(Bloomberg) -- A Texas oil heir’s quest to make Dallas a hub for biotech is showing signs of paying off, potentially paving the way for scientific discoveries ranging from reviving the woolly mammoth to treatments for cancer.
Lyda Hill, the 81-year-old granddaughter of wildcatter H.L. Hunt, has funneled millions of philanthropic and investment dollars into developing the industry in her hometown. In September, her marquee project, an office campus modeled after the Kendall Square innovation district near MIT, scored a big win when it was named one of the three headquarters for the federal government’s new health research institutes.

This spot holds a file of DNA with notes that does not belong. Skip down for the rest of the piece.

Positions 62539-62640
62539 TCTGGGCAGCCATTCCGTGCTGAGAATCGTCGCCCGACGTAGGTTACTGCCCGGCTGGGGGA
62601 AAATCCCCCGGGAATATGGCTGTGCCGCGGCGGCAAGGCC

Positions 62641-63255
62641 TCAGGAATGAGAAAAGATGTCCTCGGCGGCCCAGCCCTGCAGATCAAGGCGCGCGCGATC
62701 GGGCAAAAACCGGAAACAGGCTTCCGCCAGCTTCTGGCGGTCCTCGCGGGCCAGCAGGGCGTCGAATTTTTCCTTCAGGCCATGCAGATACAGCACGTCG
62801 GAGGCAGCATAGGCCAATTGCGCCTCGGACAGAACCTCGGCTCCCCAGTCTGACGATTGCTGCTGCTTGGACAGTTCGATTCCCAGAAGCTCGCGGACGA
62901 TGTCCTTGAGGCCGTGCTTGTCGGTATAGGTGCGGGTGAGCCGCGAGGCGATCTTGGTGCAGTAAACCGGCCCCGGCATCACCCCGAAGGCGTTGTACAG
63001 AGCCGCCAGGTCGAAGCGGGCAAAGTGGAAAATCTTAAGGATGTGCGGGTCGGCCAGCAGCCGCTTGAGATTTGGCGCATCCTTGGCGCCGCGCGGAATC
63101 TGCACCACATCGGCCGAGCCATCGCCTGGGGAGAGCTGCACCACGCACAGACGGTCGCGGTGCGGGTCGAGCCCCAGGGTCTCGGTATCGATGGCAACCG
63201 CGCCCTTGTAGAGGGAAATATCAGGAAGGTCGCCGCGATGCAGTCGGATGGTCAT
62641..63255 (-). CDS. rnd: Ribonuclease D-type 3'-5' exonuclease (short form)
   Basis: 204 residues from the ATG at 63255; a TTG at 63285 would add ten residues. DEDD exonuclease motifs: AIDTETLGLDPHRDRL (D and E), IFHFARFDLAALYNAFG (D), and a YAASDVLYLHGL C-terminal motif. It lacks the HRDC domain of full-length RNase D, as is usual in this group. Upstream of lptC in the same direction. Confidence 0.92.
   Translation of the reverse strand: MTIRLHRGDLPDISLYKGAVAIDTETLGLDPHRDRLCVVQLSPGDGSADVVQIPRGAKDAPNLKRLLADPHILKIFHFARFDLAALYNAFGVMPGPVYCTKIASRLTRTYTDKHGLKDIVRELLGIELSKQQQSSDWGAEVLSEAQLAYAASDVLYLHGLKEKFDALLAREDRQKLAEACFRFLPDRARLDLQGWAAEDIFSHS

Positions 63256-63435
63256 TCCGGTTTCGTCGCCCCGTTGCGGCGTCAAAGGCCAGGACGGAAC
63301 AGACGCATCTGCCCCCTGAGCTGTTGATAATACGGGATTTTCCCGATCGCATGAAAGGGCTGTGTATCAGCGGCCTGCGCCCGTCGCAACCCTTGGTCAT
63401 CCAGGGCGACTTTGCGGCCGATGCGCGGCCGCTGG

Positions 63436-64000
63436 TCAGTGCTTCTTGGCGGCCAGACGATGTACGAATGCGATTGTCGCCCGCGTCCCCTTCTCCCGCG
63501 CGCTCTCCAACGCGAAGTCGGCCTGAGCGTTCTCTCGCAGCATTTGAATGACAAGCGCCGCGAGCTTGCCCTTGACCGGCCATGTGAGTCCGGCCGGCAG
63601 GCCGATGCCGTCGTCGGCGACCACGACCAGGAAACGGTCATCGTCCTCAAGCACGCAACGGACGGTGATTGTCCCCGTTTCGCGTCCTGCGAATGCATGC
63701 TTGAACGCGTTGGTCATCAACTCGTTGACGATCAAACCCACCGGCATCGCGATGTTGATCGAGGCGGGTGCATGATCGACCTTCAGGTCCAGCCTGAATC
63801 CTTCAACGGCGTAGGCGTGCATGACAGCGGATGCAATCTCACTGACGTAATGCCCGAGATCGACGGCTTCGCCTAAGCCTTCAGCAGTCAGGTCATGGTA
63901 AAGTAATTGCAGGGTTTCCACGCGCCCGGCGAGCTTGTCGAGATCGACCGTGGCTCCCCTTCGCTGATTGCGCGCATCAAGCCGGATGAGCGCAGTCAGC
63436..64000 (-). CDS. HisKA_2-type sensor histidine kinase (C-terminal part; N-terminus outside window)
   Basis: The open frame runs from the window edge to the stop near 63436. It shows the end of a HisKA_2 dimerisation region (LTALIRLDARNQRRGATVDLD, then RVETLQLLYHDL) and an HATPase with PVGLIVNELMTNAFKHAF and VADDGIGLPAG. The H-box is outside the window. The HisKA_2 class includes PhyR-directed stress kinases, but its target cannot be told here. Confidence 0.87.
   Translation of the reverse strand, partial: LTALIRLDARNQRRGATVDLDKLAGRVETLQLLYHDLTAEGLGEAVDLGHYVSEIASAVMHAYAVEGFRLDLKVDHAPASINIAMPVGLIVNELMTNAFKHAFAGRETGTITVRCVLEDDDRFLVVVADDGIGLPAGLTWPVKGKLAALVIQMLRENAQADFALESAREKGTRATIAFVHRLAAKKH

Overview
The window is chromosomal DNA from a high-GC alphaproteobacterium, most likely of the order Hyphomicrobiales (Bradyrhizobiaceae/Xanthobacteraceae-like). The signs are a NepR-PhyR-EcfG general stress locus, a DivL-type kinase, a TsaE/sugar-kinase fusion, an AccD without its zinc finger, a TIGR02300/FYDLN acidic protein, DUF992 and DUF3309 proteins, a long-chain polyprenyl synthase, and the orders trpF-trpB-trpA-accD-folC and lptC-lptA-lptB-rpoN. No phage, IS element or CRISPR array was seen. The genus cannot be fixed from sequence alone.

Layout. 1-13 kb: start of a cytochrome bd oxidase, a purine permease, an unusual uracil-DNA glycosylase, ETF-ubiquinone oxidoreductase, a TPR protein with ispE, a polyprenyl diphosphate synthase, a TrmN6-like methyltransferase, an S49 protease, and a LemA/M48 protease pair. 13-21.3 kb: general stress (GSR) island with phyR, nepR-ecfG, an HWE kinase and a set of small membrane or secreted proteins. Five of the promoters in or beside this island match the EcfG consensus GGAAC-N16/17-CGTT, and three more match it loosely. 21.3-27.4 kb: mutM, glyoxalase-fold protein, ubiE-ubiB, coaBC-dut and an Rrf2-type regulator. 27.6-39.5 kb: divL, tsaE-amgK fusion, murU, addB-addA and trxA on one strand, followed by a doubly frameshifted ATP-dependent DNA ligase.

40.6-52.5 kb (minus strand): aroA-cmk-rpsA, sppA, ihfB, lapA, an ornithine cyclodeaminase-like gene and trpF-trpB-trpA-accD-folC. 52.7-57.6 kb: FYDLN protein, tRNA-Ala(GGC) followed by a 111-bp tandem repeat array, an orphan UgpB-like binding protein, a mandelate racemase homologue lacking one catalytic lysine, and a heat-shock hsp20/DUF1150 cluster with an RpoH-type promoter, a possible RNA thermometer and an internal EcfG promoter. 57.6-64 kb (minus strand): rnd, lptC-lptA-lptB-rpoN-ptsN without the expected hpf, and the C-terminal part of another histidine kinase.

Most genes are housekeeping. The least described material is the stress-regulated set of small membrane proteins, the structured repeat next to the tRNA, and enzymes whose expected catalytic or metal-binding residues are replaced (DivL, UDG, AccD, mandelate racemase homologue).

Hill is extending a family tradition in helping shape Dallas. Her grandfather and assorted relatives were instrumental in turning the city into a center for oil and gas, and she’s now seeking to usher in what she hopes is its next era.
Her biotech push is coming up against the city’s geographic sprawl and a relative lack of capital compared with hubs like Boston or San Francisco. But it echoes efforts by cities including Chicago and Salt Lake City, which are trying to cash in on a windfall of public and private funding for biomedical manufacturing and research in the aftermath of the pandemic.